General anesthesia is preferred for most upper respiratory procedures because it ensures a patent airway, allows controlled ventilation, facilitates asepsis, and is less stressful for patients. Local anesthesia may allow placement of a tracheostomy tube when the patient is comatose or cannot tolerate general anesthesia. Respiratory patients should be managed with extreme care until intubation has been accomplished and ventilation can be assisted. Premedication with any drug that causes hypoventilation is contraindicated in moderately to markedly dyspneic patients. Additionally, every attempt should be made to minimize stress to the patient before induction. Oxygen support, even during placement of an intravenous catheter, may be necessary. Pulse oximetry with a sensor that can be secured to the tail can be especially helpful with perioperative monitoring of the patient in respiratory distress. Before the time of induction, the anesthesia provider should be prepared with airway devices, an anesthesia machine, monitors, and induction and emergency drugs. Preoxygenating the patient for 3 to 5 minutes usually provides adequate oxygen reserve for a safer intubation period. The animal should be allowed to remain in sternal recumbency, and oxygen should be provided by face mask, flow-by, or nasal insufflation if the animal will tolerate it (see Chapter 4). Induction should be rapid (e.g., propofol, thiobarbiturate, etomidate), and intubation should be performed immediately. Mask induction is not recommended in dyspneic patients. Anesthesia should be maintained with an inhalant anesthetic and oxygen. Laryngeal or tracheal procedures may require temporary retraction of the endotracheal tube from the surgical site, placement of an endotracheal tube distal to the surgical site through a tracheotomy, or use of injectable anesthetic drugs. When breathing spontaneously during surgery, the animal may be sighed (given an extra-large breath) every 5 minutes to re-expand distal airways. Oxygen saturation or blood gases (or both) should be monitored from induction until recovery, and until abnormalities have been corrected. Selected anesthetic protocols are provided in Table 29-2.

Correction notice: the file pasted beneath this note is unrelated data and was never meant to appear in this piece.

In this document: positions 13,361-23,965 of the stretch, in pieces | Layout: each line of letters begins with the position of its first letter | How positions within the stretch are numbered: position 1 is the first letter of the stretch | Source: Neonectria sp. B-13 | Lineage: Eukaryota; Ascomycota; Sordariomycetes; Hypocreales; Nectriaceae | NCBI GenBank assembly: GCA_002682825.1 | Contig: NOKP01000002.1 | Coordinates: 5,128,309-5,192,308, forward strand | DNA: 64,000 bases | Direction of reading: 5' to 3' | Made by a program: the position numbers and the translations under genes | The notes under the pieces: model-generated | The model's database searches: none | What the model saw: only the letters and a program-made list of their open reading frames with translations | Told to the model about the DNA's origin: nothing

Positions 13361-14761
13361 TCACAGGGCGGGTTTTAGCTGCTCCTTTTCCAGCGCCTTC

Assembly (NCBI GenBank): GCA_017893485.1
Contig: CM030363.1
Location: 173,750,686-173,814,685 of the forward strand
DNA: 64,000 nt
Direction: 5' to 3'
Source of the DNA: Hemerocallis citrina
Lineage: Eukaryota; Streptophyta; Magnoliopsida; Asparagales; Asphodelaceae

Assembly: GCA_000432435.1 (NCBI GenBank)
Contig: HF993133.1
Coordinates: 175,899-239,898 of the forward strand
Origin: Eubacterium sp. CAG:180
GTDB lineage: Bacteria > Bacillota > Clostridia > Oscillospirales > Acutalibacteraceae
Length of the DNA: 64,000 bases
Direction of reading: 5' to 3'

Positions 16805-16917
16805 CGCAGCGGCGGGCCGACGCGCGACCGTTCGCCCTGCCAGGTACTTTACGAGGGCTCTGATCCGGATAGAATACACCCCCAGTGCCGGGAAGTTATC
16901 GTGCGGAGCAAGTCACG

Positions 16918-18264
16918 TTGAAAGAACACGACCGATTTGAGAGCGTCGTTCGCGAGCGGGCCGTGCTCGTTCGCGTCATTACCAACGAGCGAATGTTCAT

Because the respiratory tract has a normal bacterial flora, prophylactic antibiotics (e.g., cefazolin; Box 29-4) frequently are given before surgery. However, animals with normal immune function undergoing short procedures (e.g., nares resection, laryngeal saccule resection, vocal cordectomy) do not need them. Streptococci, Escherichia coli, Pseudomonas spp., Klebsiella spp., and Bordetella bronchiseptica are the bacteria most commonly isolated from normal dogs. A majority of tracheal cultures are sterile, whereas most pharyngeal cultures are not.